I had done another show with her, a soap opera called Young Doctor Malone. So we’d worked together for about two years in New York. I knew her pretty well.
She didn’t know she was sick until the second or third week of filming Eight?
Well, that’s what she said. But I sort of think she knew it but didn’t want to lose a job. Before you do a TV series, they have you go through a physical at the doctor. But the doctor just never picked up that she had cancer.
How did her death affect you and your TV kids?
We were all very, very upset. Diana was a nice girl, and we got very close those few weeks that we worked together. The kids took it very hard.
Eight’s step mom Betty Buckley went on, of course, to become a huge Broadway star. And she wrote a lovely endorsement of you and your book for your back cover.
She lives in Texas now on a ranch. It was very nice of her to write that. It’s funny: She wanted to sing on the show and they never would let her. I bet they’re kicking themselves now. She’s an amazing singer. She won the Tony.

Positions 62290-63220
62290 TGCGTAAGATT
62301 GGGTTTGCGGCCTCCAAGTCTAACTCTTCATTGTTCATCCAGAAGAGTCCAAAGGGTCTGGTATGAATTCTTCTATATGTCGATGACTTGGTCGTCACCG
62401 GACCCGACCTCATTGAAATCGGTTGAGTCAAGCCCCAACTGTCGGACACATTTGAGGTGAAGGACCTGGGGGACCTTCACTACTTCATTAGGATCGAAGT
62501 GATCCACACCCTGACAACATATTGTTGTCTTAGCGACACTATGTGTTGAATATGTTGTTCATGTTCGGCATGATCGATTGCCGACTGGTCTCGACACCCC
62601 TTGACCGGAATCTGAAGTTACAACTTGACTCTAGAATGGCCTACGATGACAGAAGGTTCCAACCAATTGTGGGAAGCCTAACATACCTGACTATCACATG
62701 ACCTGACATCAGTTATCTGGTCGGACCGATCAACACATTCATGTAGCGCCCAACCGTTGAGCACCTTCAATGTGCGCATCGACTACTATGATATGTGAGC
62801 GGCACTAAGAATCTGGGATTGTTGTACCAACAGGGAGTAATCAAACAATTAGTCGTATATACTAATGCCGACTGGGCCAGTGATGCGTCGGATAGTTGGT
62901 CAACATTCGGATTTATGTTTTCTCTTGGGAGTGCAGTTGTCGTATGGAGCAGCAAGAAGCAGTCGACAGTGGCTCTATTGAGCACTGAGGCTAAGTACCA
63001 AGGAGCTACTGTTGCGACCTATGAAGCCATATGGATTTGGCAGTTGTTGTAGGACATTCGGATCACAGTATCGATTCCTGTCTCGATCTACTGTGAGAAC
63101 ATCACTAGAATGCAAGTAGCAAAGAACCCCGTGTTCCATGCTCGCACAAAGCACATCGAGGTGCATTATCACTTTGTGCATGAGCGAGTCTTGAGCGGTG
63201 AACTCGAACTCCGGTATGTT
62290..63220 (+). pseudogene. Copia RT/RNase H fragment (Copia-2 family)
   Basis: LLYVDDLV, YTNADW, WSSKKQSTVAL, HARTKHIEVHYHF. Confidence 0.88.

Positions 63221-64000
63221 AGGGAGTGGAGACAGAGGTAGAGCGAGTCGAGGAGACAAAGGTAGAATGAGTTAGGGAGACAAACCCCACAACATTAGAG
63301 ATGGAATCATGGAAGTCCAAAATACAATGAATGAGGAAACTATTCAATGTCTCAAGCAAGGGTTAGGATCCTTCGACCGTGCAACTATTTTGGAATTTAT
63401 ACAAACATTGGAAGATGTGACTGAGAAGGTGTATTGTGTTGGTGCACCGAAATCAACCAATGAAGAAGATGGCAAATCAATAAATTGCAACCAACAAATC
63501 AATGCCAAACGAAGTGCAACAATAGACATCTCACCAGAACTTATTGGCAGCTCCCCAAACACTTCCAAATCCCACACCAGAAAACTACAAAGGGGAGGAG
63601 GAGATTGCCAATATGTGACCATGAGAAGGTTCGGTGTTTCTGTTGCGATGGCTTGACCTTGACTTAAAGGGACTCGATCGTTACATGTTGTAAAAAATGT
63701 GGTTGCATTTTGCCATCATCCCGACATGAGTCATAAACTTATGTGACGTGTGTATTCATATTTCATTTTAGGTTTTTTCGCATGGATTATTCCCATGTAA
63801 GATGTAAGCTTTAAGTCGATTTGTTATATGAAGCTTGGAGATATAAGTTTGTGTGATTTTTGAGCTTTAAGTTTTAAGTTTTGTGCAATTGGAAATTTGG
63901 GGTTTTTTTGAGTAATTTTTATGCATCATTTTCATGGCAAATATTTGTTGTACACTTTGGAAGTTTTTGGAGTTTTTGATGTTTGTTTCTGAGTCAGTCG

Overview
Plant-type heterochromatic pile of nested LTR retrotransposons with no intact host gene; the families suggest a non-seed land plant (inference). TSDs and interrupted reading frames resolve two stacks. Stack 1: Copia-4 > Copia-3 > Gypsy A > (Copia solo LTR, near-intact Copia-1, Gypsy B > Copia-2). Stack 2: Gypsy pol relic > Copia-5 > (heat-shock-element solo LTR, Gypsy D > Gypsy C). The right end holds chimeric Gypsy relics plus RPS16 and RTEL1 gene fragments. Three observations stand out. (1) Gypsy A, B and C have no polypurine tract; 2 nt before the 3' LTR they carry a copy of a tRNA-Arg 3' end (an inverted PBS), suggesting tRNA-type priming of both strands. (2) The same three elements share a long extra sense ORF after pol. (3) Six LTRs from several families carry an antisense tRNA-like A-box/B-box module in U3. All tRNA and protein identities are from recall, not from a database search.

Sadly, thirty-two years after Diana Hyland’s death, you lost your friend Farrah Fawcett to cancer.
Yes. Farrah was my wife’s best friend … My son Vincent was on a show called Apple’s Way. He was 16 years old and supposed to fall in love with a woman 24 years old. Farrah Fawcett had done these commercials and they hired her for the part. My wife had to go to the set every day with my son. So while she was on the set my wife and Farrah became very friendly. Later on, we all played tennis together.
What made her so special as a person and as a performer?
Well, first of all, Farrah was very, very smart. She wasn’t just so bimbo or some blonde—she was really intelligent. I think that helped a lot. She was such good company and just a great girl.